A “meticulous book about the design of games”, this MIT-published textbook based on a college-level course makes the case that “games are valuable because are a fundamental form of human expression”. The focus here is on “looking critically at games” and “as a framework for game analysis”.

That — or the fact it’s co-written by Richard Garfield, the creator of Magic — might be all you need to buy or rent it on Amazon right now.

Full disclosure: I rented this book with my own money, and links in this post may be affiliate links.

This book needs to be read in the right environment / setup. This is not a breezy, easy read one saves for fleeting moments of inactivity. The language is academic, but not elaborate — at least, not any more so than necessary. You’ll quickly see they have the confidence and depth of knowledge to both create new words and new definitions to fit their created framework. Two early examples include ‘orthogame’ (a “game for two or more players, with rules that result in a ranking or weighting of the players, and done for entertainment.”) and ‘agential’ (essentially, how the players influence the nature or characteristics of the game). Others, like ‘heuristics’ (the “rules of thumb by which players play games”) may have been heard, but are broken down and carefully considered.

In other words, find a comfy chair, grab a coffee or tea, make things quiet, and settle in.

The bad news first

As an academic textbook, it’s on the expensive side. You can rent it from Amazon to keep the cost down, but be aware the this is a PDF-like layout. You can’t change the font or font size, in the name of preserving pagination for classrooms. While the copyright date is 2012 isn’t an issue personally since the examples here are timeless, it does mean they won’t be using many recent examples throughout the book.

The good — and better — news

Seven major sections and three appendices total up to right at 300 pages. Each of these sections can be read independently and in any order, with the sub-sections being different characteristics (over 30 in all). These are pretty deep dives, some of which will be familiar to game designers (player elimination, kingmaking), and some that won’t (positional asymmetry, misbehavior, the appendix on Von Neumann Game Theory).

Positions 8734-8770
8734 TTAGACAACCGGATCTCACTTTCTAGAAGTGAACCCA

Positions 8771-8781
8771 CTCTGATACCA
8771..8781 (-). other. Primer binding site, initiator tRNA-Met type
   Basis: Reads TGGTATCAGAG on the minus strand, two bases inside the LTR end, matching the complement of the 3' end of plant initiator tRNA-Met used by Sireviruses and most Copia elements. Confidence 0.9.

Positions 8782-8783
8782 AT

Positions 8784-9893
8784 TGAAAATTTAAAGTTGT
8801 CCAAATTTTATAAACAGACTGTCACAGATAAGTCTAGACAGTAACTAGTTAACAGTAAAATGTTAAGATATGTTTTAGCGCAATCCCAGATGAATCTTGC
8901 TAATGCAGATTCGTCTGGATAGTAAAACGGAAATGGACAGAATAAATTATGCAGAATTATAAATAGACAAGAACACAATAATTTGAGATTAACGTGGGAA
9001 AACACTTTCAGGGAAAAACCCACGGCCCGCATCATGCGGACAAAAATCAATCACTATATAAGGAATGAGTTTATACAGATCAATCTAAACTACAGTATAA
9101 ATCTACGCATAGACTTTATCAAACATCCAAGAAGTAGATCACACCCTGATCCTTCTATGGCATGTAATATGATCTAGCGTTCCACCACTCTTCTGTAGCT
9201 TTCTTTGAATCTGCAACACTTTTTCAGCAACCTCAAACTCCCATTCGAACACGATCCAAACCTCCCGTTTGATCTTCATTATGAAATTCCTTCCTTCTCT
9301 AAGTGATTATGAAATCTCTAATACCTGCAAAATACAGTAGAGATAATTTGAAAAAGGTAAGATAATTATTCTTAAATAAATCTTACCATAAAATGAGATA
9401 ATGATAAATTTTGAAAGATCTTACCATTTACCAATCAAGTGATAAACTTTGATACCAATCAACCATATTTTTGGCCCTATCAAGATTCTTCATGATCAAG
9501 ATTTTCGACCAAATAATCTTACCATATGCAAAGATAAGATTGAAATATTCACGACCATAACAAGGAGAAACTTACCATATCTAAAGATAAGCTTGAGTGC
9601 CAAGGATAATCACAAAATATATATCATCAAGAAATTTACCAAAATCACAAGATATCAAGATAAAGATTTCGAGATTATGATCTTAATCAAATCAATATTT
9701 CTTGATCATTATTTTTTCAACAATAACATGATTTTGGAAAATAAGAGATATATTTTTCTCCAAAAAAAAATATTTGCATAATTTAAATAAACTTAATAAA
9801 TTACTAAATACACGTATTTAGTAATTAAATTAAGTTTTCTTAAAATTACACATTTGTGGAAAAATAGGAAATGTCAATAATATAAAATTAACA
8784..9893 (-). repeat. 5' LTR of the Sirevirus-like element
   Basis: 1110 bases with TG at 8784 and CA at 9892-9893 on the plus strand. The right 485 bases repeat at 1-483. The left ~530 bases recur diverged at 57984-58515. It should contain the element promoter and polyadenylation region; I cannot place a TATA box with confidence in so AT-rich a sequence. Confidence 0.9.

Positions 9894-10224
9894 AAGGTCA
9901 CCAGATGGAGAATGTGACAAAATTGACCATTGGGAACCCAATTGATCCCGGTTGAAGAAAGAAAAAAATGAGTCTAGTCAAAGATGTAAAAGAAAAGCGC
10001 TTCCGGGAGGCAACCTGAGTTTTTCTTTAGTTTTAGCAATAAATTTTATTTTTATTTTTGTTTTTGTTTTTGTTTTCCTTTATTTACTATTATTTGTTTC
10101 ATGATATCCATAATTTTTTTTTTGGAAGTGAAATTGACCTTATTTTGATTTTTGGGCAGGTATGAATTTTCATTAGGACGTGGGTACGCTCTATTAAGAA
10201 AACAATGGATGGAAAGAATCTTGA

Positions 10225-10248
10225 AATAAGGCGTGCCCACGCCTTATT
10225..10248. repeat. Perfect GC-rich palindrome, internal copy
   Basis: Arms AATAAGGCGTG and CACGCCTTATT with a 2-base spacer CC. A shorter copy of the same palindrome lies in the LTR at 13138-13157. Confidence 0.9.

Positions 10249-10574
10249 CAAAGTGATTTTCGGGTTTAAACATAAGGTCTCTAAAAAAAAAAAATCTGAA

Some sections need to be read more carefully because when words fail the authors, they create their own terms (a ‘one-and-a-half-player-game’, anyone?). This is consistently done and conscientiously chosen, and when you’re starting at such an elemental / foundational level, you’ll find yourself doing this as well.

Whether used in a classroom or not, the homework exercises throughout the book are worthwhile thought exercises. They’re not for helping you design your own games, but you can (and should!) be thinking about your own games

Who should buy this book?

If you’re just starting out on game design, pass on this for now. Something like Think Like a Game Designer or some of the other books I’ve reviewed has a better focus on the actionable steps to take to develop a game. This is… more cerebral, more analytical, and definitely less ‘fun’. It asks you to see things and connections you probably won’t see when you’re first starting out, or until later in your journey.

The person that’s best served by this book is someone with a few prototypes under their belt. They’re looking to discover what makes a game work, how to tweak elements of their game to better fit their vision. They don’t mind or can handle the more abstract, thinky elements, and can keep their own game(s) in the back of their head.

Give this book the full attention it’s worth, and it’ll feel like a formal education in board games.


Buy or rent Characteristics of Games now.